I hate ripping on another writer for something they published, but I when I see advice as retarded as this it just sets me off. The NY Post has an [url=http://news.yahoo.com/s/pagesix/20051117/en_pagesix/don39tbuythexbox360]article online[/url] that is trying to convince you not to buy a 360 just yet. Nevermind the obvious fact that unless you had one preordered very early you couldn’t if you wanted to. The article mentions a few things that I have to disagree with.
The author starts off by picking on the price of the console. Sure $400 is a ton of money to throw at a gaming console. Even $300 for the core system is quite a bit of money to most people. I don’t recall seeing articles of this caliber when the iPod came out. The iPod is priced from $99 for a Shuffle all the way up to $399 for the big version yet nobody acts like it is a waste of money. I personally find a lot more value in a system like the Xbox 360 than I do in a portable music device.
System launches are also not typically meant for casual gamers. With gaming hitting the mainstream hardware launches that would have otherwise gone right under the radar of casual consumers are now in the limelight and facing the scrutiny of critics worldwide instead of just industry wide.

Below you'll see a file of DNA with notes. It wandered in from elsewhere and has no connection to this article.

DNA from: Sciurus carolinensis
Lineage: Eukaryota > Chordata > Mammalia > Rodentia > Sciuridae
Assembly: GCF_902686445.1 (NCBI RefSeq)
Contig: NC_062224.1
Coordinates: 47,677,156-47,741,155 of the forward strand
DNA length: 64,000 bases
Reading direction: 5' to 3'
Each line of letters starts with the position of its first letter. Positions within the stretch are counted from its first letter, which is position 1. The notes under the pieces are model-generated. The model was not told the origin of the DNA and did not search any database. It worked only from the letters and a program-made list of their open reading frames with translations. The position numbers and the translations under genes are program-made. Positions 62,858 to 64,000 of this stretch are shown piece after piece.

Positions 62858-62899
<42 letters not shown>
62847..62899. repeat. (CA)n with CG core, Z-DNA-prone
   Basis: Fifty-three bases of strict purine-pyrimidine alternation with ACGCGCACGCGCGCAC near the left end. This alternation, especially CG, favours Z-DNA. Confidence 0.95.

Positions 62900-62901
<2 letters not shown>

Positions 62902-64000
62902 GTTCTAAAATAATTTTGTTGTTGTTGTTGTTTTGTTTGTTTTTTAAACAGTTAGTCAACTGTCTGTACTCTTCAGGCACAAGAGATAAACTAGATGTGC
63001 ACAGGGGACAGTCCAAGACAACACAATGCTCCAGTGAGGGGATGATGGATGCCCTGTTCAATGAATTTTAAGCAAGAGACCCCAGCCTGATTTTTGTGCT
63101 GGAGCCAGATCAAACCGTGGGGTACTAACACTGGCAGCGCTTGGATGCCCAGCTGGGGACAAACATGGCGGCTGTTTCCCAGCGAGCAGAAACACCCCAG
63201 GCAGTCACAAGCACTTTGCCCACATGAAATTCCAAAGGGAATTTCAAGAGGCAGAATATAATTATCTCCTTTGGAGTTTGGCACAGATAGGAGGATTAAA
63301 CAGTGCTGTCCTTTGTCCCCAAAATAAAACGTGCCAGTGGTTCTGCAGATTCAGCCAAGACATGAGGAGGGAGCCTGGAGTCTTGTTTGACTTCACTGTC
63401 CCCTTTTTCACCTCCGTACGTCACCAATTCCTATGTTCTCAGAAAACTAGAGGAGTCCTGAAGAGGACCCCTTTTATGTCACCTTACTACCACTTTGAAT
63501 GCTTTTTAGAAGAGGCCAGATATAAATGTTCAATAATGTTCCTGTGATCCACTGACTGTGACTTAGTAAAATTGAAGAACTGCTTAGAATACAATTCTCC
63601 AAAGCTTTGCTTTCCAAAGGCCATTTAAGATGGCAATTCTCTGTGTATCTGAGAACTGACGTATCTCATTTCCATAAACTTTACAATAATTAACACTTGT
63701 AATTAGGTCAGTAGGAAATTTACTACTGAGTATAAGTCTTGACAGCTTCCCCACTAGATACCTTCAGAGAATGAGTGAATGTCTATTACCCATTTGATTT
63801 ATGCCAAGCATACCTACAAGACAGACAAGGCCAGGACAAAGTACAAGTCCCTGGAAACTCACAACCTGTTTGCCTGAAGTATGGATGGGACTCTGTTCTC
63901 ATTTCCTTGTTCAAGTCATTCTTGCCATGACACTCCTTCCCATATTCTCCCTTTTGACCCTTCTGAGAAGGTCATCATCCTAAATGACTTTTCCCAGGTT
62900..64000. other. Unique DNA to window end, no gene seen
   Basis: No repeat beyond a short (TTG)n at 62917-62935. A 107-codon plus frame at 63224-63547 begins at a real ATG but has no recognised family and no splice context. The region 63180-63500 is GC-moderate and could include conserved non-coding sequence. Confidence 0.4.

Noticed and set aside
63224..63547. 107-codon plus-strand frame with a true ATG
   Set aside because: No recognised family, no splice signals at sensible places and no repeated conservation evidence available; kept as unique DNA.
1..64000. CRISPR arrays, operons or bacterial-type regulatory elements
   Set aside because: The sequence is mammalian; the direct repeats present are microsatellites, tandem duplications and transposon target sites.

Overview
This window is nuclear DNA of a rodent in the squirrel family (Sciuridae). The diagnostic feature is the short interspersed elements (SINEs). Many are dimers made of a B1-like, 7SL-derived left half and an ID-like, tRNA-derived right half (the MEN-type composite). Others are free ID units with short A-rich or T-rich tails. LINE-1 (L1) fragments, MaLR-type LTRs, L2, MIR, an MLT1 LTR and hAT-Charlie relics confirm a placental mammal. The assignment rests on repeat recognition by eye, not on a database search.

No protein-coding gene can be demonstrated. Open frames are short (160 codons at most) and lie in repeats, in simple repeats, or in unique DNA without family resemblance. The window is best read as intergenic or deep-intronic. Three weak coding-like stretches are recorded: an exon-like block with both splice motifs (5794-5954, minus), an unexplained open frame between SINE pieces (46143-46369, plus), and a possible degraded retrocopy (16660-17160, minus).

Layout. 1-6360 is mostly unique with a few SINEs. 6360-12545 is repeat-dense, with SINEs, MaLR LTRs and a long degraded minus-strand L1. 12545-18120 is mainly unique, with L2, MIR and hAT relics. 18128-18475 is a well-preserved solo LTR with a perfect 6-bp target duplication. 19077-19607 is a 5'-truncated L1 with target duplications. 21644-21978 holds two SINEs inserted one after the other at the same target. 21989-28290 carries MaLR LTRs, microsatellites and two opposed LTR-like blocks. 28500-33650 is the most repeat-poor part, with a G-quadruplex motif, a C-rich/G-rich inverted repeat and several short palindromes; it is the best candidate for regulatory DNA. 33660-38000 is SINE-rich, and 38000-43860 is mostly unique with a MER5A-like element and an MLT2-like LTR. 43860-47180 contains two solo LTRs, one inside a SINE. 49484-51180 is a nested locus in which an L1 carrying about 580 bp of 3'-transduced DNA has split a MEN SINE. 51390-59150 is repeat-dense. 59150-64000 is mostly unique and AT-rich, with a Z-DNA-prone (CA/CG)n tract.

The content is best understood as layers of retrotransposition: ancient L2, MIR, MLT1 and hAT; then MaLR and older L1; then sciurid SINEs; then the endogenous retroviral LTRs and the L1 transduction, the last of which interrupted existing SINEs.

Next is the “lack of games” which I think is a given. Games available at launch are typically rushed, unpolished, or downright bad. The 200 Xbox titles that will work on the 360 should ease the pain of no next gen games unless of course you are in Japan where the launch titles outnumber the original Xbox games that your system will play.
Next the author says that a lack of competition is a good reason to avoid the 360 this year. Again, if cost is an issue for you then you probably don’t need to be buying this at launch.
Probably my favorite part of the article is the so called “hidden costs” of owning a 360. The author insinuates having a HDTV is mandatory and while I will agree it makes the experience complete I have yet to make the move to HD, but I would be that most launch customers probably have a way to view the HD content. He also mentions that the ability to play games online somehow makes the 360 cost nearly $600. How exactly does it cost $200 to get online? Aside from your Live account what cost is associated with getting online?
He closes with a point that I have been hammering in since the day the 360 was announced and that is that the current generation consoles are still alive and kicking. Picking up a PS2, GC, or Xbox right now is one heck of a deal and with huge libraries it makes a ton of sense, but I think the author needs to work on his math. Buying all 3 current systems and a “whole bunch of great games” is going to set you back more than the cost of that pretty little 360 that everyone is after.